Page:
Bloggernacle aficionados have been trying to define our little corner of the internet for years now. Everyone has a vague idea of what the term encompasses, and some stand ready to provide a concise definition, but it somehow resists pinning down. In this way, the bloggernacle is quite like Mormon doctrine* itself.
In a serious attempt to provide a working definition of the Bloggernacle, DMIDave wrote:
A Working Definition of “the Bloggernacle”
Blog•ger•nac•le \’blä-gur-na-kul\ noun [shortened from Bloggernacle Choir] (2004) 1:The set of all personal weblogs that host discussions of Mormon-related topics from a relatively faithful perspective.
In this definition Dave excluded, among others, blogs by institutions which seek to further their institutional mission or agenda, and blogs that do not have a “relatively faithful perspective.” This definition, while helpful, leaves plenty of room for argument among Mormon bloggers.
In the past year, we have seen the arrival of many Mormon “Mommy bloggers” on the internet. Some of these blogs are limited to chatty accounts of daily activities and pictures of sunny, smiling children. They are considered outside the pale of the Bloggernacle because they deal with personal subjects which do not apply to all participants. But some of the Mommy blogs include discussion of Mormon topics. And some of the Mommy bloggers have close connections (spouses) to important Bloggernacle personalities. Therefore some people include them as part of their personal Bloggernacle definition, and some do not.
Mormon doctrines which are similar to the Mommy blogs might be teachings such as:
Male Priesthood holders should wear white shirts to Church, and especially when passing the sacrament.
To some this instruction may seem to be simply a practice which is not mandatory or applicable to all situations. But to others, this is a part of their “Bloggernacle.” Both Jeffrey R. Holland and Dallin H. Oaks have equated this to the wearing of white clothing during sacred rites such as baptism or temple ordinances. Since apostolic authorities have taught this practice within the formal purlieu of General Conference, it is included within many members’ body of doctrine.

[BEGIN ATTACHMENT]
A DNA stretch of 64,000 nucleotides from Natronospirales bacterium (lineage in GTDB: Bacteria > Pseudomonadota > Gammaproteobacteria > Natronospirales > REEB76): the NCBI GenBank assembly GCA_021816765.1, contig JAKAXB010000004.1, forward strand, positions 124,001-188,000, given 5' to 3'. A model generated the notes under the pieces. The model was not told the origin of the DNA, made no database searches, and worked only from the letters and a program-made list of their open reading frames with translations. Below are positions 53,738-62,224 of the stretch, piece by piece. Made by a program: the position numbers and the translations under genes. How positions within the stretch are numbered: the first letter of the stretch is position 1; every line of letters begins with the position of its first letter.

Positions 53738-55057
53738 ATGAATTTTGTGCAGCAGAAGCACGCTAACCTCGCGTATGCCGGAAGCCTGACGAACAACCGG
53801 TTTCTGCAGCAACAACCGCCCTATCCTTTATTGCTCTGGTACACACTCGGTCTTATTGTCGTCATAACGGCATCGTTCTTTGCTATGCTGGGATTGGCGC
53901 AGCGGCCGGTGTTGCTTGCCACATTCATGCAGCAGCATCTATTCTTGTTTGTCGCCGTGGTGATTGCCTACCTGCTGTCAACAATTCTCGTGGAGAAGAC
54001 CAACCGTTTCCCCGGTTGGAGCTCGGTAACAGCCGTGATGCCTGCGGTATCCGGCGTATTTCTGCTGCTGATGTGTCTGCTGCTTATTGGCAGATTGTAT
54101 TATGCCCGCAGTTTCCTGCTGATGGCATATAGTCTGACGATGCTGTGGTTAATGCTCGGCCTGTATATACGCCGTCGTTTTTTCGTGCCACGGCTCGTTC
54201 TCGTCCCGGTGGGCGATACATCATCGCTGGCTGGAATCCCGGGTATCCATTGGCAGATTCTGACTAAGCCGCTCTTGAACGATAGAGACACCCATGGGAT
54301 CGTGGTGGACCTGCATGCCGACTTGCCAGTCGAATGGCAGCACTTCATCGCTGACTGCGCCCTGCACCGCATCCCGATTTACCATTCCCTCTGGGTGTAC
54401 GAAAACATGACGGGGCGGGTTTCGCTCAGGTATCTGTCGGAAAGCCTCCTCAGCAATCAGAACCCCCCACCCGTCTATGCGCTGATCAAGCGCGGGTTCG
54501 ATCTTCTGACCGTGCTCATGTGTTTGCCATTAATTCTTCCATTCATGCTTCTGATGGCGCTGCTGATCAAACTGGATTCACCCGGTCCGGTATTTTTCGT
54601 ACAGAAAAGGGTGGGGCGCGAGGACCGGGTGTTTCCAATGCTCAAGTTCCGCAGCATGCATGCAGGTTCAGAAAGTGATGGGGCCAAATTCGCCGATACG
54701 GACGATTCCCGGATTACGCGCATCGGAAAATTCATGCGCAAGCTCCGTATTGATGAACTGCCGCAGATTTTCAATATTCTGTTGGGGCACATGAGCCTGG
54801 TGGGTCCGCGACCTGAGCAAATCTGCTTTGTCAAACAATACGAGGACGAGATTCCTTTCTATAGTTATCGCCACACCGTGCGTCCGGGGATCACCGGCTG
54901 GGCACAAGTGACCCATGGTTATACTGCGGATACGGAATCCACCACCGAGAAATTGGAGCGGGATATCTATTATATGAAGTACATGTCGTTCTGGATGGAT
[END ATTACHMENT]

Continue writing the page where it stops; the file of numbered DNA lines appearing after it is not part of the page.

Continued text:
Other blogs which are often excluded from the Bloggernacle are professional blogs. But there is a great deal of overlap from these blogs, too, making their inclusion in our genre debatable. When Dave’s post was written, he specifically excluded blogs such as Sunstone blog from his personal conception of the Bloggernacle because of its corporate connection. But this calls into question blogs such as Segullah, which is also affiliated with a professional journal, yet is firmly ensconsed within the hearts of many of the Mormon bloggers. Closely related are “commercial” blogs–those which allow advertising on their sites. Should these types of blogs be included in a set of personal weblogs? I think the controversy here lies in how the blogging is implemented. Closely related in terms of Mormon doctrine are issues such as:
How shall tithing, fast offerings, home teaching, temple attendance be executed?
This can greatly differ from ward to ward, individual to individual, but some consider their particular way of doing it the most correct.
There are blogs whose authors do not participate elsewhere in the Bloggernacle. Thus, they are overlooked though their blogs may fit the definition above stated. Conversely, there are blogs which may be included only because their author is a well-known commenter on the big blogs. I will compare this to doctrines which have been taught in the past and have now fallen out of favor, such as:
The planet Kolob is a planet close to the actual location of the residence of God.
or the prohibition against birth control. Or things which are now taught that never were in the past such as not having multiple piercings. These types of things find varying degrees of favor among active Mormons.
There are many doctrinal issues which are nebulous in the LDS Church. They range from the inconsequential, like whether members should use the cross as a religious symbol, to the deeply theological. Does it disturb you that there is great disagreement among members on such issues as the following:
- The possibility of movement between kingdoms in the hereafter
- Whether polygamy is practiced in the celestial kingdom
- Whether sin can be completely forgiven, as it it had never happened, or if it leaves a mark
- God is living in or out of time
- How to reconcile teachings of past prophets and present prophets
- The nature of the Fall
- The nature of the Atonement
- Whether ethnic groups such as Polynesians or Native Americans have Lamanite blood
Observing the degree of disagreement and the intense emotional reactions which occurred during our recent Niblet thread makes me wonder what it might take to set off a similar reaction in the Church concerning doctrine. Early Church apostles actually came to blows over differences in doctrinal views. Exactly how unified are our current set of Church authorities on the above issues? Is it to our benefit or detriment that these doctrines are left undefined and nebulous?
*For the purposes of this post I define “doctrine” as a body of teachings, principles or policies taught or advocated by a religion. Think: the many topics which merit inclusion in Bruce R. McConkie’s “Mormon Doctrine.”